Robert, 48 years old, from Newcastle, had a history of diabetes and diabetic neuropathy (a type of nerve damage which can occur with diabetes). In August 2015 Robert injured the second toe on his left foot, unfortunately, due to his diabetic neuropathy, Robert did not feel any pain in the toe. The following day, Robert’s toe had increased in size and a blister had started to form. Robert attended the Defendant GP where he was provided with antibiotics and a referral for wound dressing and a negligent, non-urgent referral to the Podiatry Department was made.
Robert completed his weeks course of antibiotics and returned to his GP Practice, negligently Robert was not prescribed a further course of antibiotics simply advised to continue attending for wound dressing. Just under two weeks without antibiotics Robert received the Podiatry appointment. Robert was referred to Hospital and informed the infection had spread to the bone and amputation was required. Robert subsequently had his second toe on his left foot amputated.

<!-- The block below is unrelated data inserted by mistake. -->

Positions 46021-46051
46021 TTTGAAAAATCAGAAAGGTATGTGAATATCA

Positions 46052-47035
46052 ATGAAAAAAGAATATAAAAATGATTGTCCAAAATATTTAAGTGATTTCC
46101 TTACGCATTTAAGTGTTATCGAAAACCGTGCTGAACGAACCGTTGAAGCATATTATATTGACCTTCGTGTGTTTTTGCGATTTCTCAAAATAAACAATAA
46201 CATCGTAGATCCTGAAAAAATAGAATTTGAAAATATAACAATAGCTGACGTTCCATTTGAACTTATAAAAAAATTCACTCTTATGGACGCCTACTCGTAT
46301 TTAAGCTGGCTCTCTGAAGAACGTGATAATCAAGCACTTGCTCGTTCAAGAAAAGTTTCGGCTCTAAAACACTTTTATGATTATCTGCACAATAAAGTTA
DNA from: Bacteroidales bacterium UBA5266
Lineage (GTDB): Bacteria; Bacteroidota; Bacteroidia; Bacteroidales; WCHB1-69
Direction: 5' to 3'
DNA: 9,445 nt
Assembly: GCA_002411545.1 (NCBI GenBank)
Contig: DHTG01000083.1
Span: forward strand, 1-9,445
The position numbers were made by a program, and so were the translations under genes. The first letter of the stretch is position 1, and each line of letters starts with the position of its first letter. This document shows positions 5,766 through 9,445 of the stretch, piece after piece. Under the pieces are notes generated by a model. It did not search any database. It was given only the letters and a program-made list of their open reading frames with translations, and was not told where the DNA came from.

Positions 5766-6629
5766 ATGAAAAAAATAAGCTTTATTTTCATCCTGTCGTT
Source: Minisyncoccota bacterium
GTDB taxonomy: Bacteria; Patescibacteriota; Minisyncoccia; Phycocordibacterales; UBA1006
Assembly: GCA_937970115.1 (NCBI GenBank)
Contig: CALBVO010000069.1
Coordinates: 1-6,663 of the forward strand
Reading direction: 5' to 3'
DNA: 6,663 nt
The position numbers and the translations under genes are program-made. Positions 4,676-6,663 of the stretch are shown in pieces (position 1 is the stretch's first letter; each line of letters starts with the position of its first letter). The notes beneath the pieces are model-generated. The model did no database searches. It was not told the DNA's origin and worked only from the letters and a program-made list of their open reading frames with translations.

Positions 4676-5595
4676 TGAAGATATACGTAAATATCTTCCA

Robert instructed Pryers Solicitors to investigate a potential Clinical Negligence claim against the Defendant GP. Pryers Solicitors obtained evidence from an Expert General Practitioner and Vascular Consultant. The experts were of the opinion the Defendant GP failed to consider Robert’s significant health issues and failed to make an urgent referral to the Podiatry Department. If an urgent referral had been arranged, on the balance of probabilities Robert’s toe would have been salvageable for a period of 1 week, meaning the amputation could have been avoided.
The Defendant admitted the above failings and settlement negotiations were commenced. Robert was happy to accept settlement for the sum of £16,000.00.